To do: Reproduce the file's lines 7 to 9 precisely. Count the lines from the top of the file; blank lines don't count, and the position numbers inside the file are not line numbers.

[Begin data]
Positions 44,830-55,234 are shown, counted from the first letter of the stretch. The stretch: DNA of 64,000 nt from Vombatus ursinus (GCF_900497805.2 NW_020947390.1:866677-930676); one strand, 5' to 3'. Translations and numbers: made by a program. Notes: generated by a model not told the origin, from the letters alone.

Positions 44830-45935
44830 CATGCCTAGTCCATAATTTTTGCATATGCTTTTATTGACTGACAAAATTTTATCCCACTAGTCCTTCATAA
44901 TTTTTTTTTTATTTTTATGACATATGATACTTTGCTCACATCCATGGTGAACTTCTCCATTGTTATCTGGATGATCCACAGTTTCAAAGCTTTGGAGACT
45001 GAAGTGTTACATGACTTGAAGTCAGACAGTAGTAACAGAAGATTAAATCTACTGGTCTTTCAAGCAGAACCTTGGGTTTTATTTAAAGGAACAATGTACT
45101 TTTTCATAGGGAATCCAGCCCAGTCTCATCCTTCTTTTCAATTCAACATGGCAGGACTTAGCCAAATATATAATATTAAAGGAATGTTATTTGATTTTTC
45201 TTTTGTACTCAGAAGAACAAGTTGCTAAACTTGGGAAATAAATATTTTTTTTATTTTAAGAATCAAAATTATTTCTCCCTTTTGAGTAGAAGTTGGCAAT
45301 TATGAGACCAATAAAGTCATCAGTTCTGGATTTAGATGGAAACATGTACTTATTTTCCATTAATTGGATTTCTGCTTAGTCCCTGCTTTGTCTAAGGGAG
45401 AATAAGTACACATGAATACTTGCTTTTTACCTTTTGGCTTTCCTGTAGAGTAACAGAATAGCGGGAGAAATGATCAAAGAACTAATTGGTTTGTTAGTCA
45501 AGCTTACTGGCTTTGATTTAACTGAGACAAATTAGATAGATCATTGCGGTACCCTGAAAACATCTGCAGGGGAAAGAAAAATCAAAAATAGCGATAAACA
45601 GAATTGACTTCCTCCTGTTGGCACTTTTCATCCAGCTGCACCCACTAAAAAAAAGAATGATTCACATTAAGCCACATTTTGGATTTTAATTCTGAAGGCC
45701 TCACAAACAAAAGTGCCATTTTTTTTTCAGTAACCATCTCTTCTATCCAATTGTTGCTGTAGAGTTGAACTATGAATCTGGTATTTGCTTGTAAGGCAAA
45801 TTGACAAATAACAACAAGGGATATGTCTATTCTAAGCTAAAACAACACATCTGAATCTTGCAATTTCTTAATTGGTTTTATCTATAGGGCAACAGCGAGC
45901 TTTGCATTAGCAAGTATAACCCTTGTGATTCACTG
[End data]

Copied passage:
45201 TTTTGTACTCAGAAGAACAAGTTGCTAAACTTGGGAAATAAATATTTTTTTTATTTTAAGAATCAAAATTATTTCTCCCTTTTGAGTAGAAGTTGGCAAT
45301 TATGAGACCAATAAAGTCATCAGTTCTGGATTTAGATGGAAACATGTACTTATTTTCCATTAATTGGATTTCTGCTTAGTCCCTGCTTTGTCTAAGGGAG
45401 AATAAGTACACATGAATACTTGCTTTTTACCTTTTGGCTTTCCTGTAGAGTAACAGAATAGCGGGAGAAATGATCAAAGAACTAATTGGTTTGTTAGTCA